Associated Press . July 9, 2020, 11:58 AM
JOHANNESBURG (AP) — The coronavirus pandemic in Africa is reaching “full speed” and it’s good to prepare for the worst-case scenario, the Africa Centers for Disease Control and Prevention chief said Thursday, after a South African official said a single province is preparing 1.5 million gravesites.
Just a day after confirmed virus cases across Africa surpassed the half-million milestone the total was over 522,000 and climbing, with more than 12,000 deaths. With testing levels low, the real numbers are unknown.
South Africa has the most confirmed cases with over 224,000, and for the first time Gauteng province — home to Johannesburg and the capital, Pretoria — has the country’s most cases with over 75,000, or 33%.
Provincial official Bandile Masuku, a medical doctor, startled South Africans when he told reporters Wednesday that Gauteng is preparing over 1.5 million graves. “It’s a reality that we need to deal with,” he said, and it’s the public’s responsibility “to make sure that we don’t get there.”
The province in a statement Thursday sought to calm fears, saying it “does not have over a million already open dug graves” and the number refers to the potential capacity. It also said six members of Gauteng’s COVID-19 War Room have tested positive for the virus.
Asked about the comments, Africa CDC chief John Nkengasong said “there’s absolutely no harm to think ahead” and prepare for the worst-case scenario.
’We’ve crossed a critical number here,” he said of the half-million milestone. “Our pandemic is getting full speed.”
He called for more mask-wearing, saying “this battle will be won or lost at the community level.” He also called for more testing, as just 5.7 million tests for the new virus have been conducted across the continent of 1.3 billion people.
With painful memories of many people dying in Africa while waiting for accessible HIV drugs years ago, the Africa CDC on Thursday launched a consortium aimed at securing more than 10 late-stage COVID-19 vaccine clinical trials on the continent as early as possible.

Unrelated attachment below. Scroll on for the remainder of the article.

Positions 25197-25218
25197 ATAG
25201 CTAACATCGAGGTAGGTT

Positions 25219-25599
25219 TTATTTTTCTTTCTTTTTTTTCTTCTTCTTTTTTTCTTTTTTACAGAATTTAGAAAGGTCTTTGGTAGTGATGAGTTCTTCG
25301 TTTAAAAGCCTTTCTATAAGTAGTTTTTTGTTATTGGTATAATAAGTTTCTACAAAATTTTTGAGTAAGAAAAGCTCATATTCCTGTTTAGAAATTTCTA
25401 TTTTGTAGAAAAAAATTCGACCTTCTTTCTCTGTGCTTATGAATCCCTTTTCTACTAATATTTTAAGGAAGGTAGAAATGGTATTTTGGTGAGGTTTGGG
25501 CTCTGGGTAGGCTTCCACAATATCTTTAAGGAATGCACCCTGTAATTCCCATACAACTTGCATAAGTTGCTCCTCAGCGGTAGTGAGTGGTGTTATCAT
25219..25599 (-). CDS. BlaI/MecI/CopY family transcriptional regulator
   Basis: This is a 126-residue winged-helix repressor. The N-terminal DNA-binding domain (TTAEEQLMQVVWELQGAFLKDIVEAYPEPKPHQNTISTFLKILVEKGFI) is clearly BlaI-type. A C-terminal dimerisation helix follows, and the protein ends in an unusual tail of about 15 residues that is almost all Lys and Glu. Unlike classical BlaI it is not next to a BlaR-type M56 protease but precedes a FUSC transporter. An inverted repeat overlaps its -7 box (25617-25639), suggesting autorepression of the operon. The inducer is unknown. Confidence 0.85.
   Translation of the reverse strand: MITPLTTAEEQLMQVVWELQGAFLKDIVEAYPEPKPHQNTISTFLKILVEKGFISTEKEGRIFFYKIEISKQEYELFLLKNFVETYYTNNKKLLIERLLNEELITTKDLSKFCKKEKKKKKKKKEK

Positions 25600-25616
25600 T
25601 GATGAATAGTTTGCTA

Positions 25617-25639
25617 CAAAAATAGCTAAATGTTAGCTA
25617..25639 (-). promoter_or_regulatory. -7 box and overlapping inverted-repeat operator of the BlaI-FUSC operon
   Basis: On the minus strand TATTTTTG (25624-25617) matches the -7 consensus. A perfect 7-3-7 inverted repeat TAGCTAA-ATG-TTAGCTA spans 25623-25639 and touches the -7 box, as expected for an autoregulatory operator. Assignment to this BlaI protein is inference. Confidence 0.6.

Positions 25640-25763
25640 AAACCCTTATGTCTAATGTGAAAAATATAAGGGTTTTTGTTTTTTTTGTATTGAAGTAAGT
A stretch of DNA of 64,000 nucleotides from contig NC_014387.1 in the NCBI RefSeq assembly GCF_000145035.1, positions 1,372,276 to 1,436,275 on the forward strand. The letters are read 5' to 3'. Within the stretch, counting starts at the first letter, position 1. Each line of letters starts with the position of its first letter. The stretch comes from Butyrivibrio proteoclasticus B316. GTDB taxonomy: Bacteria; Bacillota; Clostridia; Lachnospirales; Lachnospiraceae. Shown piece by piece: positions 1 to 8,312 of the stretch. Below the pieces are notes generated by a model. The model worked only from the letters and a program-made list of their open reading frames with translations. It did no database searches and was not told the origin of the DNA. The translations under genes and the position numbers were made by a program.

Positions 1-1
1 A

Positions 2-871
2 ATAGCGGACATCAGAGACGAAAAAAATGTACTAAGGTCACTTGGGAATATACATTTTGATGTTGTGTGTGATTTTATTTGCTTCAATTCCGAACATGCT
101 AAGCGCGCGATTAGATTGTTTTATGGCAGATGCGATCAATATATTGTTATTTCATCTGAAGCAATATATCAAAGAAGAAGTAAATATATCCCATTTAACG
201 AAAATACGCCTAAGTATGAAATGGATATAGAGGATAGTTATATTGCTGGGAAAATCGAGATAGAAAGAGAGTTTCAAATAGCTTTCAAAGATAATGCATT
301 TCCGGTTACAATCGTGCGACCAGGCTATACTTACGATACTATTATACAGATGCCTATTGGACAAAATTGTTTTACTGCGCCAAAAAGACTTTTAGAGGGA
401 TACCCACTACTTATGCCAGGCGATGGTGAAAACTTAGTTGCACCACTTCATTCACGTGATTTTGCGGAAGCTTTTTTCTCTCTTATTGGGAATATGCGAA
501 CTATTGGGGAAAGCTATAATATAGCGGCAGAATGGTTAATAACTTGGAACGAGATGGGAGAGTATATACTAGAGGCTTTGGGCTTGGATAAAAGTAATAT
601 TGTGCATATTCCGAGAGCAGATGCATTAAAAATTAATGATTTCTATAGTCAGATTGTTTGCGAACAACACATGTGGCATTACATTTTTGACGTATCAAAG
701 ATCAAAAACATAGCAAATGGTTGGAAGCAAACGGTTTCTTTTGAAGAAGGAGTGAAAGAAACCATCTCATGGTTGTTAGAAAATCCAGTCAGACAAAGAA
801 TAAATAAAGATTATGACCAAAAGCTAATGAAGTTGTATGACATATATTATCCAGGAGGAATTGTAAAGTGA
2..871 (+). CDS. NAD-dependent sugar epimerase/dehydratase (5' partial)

“We want to be sure we don’t find ourselves in the 1996 scenario where HIV drugs were available but it took almost seven years for those drugs to be accessible on the continent,” Nkengasong said.
With any COVID-19 vaccine, a “delay in Africa of even one year would be catastrophic,” he said.
He said the new consortium of African institutions will engage with the GAVI vaccine alliance and other entities outside the continent amid efforts to ensure that a vaccine is distributed equitably from the start.
Those efforts are challenged by the United States and others assertively making deals with vaccine makers to secure supplies in advance.
The African Union last month said governments around the world should “remove all obstacles” to swift and equitable distribution of any successful COVID-19 vaccine, including by making all intellectual property and technologies immediately available.
Africa in recent days has begun taking part in COVID-19 vaccine trials in the face of increasing misinformation on the continent. Trials have begun in South Africa and Egypt, but Nkengasong said a “continent of 1.3 billion people deserves more than just two countries participating.”
A vaccine “is the only weapon to allow our lives to return to normal,” he said.